But abuse of the tax rules is estimated to help around 20,000 public sector workers who should pay equivalent taxes to other workers avoid on average over £3,500 a year in income tax and National Insurance contributions.
In future, the public sector body employing the worker will be responsible for deciding whether income should be taxed in the normal way as employment income, rather than leaving it up to the individual worker. New guidance will also be published to make it clearer when employment taxes should be paid.
A government source, quoted in the Telegraph, said:
“Personal service companies can be legitimate, but we estimate that 90 per cent of people who should comply with the rules, don’t.
“Some may not understand the rules but it’s clear others are using them as a way to minimise their tax bills. You have situations where someone working in a public body pays thousands of pounds less in tax than someone doing exactly the same job alongside them who’s taxed as an employee.
“That can’t be fair – either on the taxpayer or their fellow workers. We are going to put a stop to it.”
Furthermore, IPSE, the Association of Independent Professionals and the Self Employed, have argued strongly that George Osborne should implement the findings of the aforementioned Self-Employment Review, as opposed to simply commissioning such a report as a sop to the self-employed. They are asking the Chancellor to commit to fair maternity pay, simpler taxation, and more accessible training opportunities.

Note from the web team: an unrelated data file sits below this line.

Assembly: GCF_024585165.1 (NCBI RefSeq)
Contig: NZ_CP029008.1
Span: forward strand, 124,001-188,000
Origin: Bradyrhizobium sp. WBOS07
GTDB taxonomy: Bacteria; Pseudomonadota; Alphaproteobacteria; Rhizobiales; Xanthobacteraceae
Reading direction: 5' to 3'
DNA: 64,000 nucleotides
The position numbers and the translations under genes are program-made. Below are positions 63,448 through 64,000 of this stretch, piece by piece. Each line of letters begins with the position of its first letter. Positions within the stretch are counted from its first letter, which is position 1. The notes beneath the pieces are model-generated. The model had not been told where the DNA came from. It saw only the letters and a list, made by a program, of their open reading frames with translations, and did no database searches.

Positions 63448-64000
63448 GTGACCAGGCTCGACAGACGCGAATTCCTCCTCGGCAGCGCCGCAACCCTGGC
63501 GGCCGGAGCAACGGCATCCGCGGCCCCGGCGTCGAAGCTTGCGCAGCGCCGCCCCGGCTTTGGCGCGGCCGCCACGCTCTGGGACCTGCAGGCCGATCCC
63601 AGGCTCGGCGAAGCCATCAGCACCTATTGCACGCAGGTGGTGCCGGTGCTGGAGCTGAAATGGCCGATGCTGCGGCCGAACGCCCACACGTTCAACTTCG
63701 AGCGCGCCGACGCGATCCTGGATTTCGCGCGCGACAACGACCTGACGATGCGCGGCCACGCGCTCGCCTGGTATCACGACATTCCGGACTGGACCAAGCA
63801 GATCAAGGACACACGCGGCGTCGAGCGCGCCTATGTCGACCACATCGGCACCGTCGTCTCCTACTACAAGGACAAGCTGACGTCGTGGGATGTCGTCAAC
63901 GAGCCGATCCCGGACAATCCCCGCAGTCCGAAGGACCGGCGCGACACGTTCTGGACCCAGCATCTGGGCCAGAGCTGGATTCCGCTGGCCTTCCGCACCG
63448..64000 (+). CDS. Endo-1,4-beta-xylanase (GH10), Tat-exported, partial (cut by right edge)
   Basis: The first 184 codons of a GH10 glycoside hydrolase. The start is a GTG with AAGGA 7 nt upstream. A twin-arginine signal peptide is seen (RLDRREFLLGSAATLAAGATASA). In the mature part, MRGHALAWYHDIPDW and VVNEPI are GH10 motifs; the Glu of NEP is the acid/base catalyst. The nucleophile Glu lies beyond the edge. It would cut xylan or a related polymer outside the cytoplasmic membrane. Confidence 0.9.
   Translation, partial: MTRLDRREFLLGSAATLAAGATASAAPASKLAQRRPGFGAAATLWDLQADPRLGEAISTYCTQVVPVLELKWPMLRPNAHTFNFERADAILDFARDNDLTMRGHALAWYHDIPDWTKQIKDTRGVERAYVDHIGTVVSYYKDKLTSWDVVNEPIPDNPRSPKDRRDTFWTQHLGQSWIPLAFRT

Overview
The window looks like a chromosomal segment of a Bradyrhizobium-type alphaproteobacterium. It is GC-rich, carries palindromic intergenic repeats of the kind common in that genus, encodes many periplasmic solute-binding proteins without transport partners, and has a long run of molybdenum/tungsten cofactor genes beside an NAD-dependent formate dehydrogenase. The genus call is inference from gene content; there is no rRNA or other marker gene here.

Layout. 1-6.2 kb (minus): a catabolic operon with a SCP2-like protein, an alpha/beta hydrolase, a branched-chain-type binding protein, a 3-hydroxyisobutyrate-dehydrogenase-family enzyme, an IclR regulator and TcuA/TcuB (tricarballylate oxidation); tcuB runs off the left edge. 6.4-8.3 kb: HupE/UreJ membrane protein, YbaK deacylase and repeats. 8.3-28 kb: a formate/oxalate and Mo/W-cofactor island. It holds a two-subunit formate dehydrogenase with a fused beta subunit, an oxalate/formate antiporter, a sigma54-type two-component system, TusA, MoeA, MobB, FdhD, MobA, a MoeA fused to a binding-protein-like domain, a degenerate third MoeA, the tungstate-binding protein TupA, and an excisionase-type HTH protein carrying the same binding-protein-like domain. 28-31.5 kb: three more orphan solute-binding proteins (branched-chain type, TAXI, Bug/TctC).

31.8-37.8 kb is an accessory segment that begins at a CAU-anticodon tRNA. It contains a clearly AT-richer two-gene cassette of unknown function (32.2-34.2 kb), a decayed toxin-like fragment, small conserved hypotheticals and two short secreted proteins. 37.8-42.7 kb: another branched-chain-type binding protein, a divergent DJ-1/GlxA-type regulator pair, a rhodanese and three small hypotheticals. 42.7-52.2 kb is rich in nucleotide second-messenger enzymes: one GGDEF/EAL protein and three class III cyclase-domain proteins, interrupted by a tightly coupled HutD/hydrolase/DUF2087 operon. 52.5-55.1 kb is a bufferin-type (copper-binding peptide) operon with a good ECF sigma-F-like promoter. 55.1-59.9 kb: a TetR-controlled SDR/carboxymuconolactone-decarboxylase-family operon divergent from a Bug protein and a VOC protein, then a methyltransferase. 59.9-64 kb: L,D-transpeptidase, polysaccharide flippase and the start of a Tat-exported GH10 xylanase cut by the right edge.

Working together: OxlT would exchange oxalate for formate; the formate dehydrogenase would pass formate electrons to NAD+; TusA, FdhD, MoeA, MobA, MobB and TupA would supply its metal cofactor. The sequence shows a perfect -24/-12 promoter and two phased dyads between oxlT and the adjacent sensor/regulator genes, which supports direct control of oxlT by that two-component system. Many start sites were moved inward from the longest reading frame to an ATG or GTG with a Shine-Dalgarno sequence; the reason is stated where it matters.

In a letter to the Chancellor ahead of next Wednesday’s Budget, IPSE CEO Chris Bryce said: “This group (self-employed workers) makes an indispensable contribution to the UK economy, and with record numbers of people working this way, it’s a group that cannot be overlooked.”
Furthermore, Mr. Bryce called for the consideration of the ‘Freelancer Limited Company’ concept to give self-employed workers more secure employment status. He said: “The current tax system is complex, time-consuming and burdensome for the smallest businesses.
“The recent Office of Tax Simplification report of small business taxation rightly highlighted the need to make tax simpler for small businesses. It recognised the Freelancer Limited Company (FLC) – a concept developed by IPSE – as an idea ‘worth considering further’ to give freelancers more certainty around employment status.”